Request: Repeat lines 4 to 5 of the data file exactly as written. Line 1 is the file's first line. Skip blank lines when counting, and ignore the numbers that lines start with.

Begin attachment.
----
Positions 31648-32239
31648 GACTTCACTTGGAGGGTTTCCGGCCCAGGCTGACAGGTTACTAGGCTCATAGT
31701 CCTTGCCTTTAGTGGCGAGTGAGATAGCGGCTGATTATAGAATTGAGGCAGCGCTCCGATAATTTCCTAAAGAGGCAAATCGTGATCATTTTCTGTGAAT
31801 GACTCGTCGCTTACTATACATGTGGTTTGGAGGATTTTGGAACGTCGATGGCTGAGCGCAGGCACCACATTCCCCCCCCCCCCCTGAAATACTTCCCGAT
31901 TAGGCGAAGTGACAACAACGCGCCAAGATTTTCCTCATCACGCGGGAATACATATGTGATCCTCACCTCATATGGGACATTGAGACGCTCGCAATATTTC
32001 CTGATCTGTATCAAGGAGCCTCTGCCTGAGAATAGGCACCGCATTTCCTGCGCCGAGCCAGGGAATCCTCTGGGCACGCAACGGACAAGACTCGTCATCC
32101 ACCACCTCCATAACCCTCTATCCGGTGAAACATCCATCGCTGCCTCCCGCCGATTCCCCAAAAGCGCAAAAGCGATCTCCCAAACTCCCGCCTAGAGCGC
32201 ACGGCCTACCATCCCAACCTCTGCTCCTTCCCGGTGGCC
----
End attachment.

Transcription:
31801 GACTCGTCGCTTACTATACATGTGGTTTGGAGGATTTTGGAACGTCGATGGCTGAGCGCAGGCACCACATTCCCCCCCCCCCCCTGAAATACTTCCCGAT
31901 TAGGCGAAGTGACAACAACGCGCCAAGATTTTCCTCATCACGCGGGAATACATATGTGATCCTCACCTCATATGGGACATTGAGACGCTCGCAATATTTC